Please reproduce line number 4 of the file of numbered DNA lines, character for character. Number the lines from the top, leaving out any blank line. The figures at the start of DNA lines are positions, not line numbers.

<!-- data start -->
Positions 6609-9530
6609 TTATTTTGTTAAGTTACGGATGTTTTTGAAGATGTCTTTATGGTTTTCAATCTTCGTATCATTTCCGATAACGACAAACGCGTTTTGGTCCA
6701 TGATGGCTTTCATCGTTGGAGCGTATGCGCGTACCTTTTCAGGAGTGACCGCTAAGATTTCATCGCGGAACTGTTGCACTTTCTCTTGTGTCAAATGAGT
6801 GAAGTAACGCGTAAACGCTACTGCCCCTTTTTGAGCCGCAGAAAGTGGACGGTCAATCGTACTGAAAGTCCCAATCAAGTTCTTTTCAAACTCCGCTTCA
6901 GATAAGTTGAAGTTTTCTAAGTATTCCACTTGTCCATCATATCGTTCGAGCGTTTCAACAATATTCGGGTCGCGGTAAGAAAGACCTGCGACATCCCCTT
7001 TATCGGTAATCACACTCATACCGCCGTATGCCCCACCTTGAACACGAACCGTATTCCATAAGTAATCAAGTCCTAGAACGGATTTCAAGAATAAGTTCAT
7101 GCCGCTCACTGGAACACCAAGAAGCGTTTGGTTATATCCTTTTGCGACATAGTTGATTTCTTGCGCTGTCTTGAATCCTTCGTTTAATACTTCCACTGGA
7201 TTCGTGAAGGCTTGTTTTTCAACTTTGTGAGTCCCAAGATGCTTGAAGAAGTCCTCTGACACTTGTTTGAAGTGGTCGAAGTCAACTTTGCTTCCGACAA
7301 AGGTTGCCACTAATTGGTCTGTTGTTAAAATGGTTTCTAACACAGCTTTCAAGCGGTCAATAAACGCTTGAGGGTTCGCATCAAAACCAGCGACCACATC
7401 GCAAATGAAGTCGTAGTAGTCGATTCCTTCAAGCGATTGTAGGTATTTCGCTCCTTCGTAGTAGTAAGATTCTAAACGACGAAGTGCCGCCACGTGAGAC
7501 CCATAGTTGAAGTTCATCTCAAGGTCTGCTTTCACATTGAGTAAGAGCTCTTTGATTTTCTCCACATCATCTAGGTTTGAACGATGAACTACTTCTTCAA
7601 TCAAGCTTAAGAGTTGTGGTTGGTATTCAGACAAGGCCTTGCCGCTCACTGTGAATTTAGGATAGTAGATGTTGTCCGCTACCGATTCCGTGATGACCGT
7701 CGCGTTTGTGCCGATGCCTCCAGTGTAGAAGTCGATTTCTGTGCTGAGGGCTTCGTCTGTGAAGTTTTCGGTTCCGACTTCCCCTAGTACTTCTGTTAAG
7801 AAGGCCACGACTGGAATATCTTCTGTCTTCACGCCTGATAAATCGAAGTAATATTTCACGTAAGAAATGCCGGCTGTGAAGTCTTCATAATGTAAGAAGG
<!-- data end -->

6801 GAAGTAACGCGTAAACGCTACTGCCCCTTTTTGAGCCGCAGAAAGTGGACGGTCAATCGTACTGAAAGTCCCAATCAAGTTCTTTTCAAACTCCGCTTCA